Members of Japan’s far-right fringe marched through a Tokyo neighborhood last week on the anniversary of Hitler’s birth. “We will recover the honor of Imperial Japan and Nazi Germany,” one person shouted. Another proudly celebrated the group’s “success” in spreading its xenophobic message throughout the city. “Anti-Korean and anti-Chinese sentiment has spread through society because we raised our voices,” he said. “We now want to push forward Nazism.” He also suggested Hitler wasn’t so bad after all: “I believe that [the Holocaust] was a policy to separate the Jews who had been threatening the lives of ordinary Germans and to protect the pure blood of the German race.”Japan’s Asahi Shimbun newspaper has the story:
Although young Japanese protesters have recently increased their use of Nazi symbols in demonstrations, the rallies are not targeted at Jews. In their minds, the demonstrators seem to believe that Hitler was justified in trying to protect the German race from a rising threat, and that Nazi-style persecution offers way to save Japan from the increasing power of China and South Korea.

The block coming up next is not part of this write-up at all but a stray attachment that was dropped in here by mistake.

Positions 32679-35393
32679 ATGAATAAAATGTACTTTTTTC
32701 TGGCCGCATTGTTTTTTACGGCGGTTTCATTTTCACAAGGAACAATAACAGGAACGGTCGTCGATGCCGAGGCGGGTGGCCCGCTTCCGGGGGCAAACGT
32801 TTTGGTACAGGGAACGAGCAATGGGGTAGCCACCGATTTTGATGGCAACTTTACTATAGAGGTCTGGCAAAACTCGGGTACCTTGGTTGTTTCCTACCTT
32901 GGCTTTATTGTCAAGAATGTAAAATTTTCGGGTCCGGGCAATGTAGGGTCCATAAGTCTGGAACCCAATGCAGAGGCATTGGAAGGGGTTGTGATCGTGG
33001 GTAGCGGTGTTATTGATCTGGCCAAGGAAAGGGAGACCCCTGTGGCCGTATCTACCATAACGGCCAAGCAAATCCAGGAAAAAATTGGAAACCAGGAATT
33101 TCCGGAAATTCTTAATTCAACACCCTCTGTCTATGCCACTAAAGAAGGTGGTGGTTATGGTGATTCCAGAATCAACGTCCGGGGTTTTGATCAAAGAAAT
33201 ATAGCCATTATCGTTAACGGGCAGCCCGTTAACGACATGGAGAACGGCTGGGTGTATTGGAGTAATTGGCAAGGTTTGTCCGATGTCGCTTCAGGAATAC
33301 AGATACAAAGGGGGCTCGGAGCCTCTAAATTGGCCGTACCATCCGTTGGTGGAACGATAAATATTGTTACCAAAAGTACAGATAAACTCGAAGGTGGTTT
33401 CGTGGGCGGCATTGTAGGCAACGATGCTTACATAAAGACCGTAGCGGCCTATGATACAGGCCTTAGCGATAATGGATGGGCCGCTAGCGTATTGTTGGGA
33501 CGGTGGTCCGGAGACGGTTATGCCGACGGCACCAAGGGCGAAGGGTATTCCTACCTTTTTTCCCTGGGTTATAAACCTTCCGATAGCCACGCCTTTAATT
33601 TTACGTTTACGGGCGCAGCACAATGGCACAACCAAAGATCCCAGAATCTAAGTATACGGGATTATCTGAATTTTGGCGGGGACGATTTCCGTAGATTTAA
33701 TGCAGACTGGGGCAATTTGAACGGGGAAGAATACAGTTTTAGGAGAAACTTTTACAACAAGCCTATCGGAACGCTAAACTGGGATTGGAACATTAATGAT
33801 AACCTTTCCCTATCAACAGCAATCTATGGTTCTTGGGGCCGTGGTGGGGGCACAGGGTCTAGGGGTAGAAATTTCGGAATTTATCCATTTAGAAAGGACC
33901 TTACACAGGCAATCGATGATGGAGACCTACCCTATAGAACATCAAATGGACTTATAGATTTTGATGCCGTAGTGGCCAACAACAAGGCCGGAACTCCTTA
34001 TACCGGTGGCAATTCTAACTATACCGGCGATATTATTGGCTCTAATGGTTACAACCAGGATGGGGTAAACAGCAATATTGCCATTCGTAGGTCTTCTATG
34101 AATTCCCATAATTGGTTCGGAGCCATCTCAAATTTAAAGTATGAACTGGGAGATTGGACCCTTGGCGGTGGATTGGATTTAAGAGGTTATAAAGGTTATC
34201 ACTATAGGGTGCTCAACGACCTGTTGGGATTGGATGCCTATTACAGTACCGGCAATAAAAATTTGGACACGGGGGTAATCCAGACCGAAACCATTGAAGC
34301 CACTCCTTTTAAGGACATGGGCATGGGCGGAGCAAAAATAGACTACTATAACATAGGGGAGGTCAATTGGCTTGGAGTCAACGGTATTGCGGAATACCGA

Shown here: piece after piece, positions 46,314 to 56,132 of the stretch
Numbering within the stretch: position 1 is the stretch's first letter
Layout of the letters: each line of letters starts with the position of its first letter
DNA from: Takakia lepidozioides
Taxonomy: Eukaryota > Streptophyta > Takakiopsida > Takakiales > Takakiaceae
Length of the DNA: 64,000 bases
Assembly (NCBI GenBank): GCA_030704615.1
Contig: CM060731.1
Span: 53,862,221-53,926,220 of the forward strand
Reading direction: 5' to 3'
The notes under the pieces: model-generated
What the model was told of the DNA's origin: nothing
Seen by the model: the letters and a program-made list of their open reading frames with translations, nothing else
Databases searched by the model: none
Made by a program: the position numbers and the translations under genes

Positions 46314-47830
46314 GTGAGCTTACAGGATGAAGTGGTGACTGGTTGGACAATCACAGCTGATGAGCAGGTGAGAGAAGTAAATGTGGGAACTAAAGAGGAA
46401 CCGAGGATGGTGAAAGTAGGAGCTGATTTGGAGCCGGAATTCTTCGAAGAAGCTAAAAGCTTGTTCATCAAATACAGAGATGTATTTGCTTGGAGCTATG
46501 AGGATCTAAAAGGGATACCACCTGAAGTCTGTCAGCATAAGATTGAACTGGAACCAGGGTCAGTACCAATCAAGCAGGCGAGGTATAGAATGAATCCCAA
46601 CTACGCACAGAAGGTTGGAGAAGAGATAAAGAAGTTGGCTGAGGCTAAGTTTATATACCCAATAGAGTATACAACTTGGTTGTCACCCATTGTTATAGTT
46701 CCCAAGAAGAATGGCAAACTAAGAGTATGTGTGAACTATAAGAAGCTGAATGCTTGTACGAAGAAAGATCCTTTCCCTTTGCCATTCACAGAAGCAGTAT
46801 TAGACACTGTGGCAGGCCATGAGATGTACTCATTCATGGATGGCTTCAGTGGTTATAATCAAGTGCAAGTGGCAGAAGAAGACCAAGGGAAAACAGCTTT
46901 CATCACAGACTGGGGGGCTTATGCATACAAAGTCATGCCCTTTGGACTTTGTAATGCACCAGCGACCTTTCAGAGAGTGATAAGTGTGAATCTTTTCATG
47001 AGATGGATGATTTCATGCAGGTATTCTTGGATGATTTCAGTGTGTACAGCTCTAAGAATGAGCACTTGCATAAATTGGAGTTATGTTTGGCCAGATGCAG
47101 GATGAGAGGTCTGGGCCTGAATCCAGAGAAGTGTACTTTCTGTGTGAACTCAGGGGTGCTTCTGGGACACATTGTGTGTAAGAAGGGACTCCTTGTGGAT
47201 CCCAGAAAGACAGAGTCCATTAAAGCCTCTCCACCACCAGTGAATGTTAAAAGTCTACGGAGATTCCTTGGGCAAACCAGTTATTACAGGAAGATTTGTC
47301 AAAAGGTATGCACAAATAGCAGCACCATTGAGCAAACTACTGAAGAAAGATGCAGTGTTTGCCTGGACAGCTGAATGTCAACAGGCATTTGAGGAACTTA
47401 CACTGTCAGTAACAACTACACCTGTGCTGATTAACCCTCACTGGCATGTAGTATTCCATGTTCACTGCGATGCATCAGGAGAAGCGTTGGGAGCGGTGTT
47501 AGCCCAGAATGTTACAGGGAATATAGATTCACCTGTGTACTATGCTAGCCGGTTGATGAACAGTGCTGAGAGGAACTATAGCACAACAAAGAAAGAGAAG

Though small in number, these fringe nationalists are gaining ground in Japan. Last year, in another Tokyo neighborhood, hundreds of people rallied against Korean immigrants, shouting “Let’s kill Koreans!” In March, swastika graffiti appeared in the same neighborhood. Xenophobic books and pamphlets, featuring absurd historical revisionism, have been selling fast. A few popular comic-book series also promote the hatred of foreigners (one is called “Hating the Korea Wave”).This rightward tilt has had a demonstrable impact on young people’s politics. In Tokyo’s mayoral election this year, a surprisingly high number (24 percent) of voters in their 20s supported the leader of a xenophobic far-right political party. Though most sensible Japanese dismiss the antics of the far right, even some top politicians have flirted with xenophobia and historical revisionism. Needless to say, that hasn’t helped Japan patch up relations with its neighbors.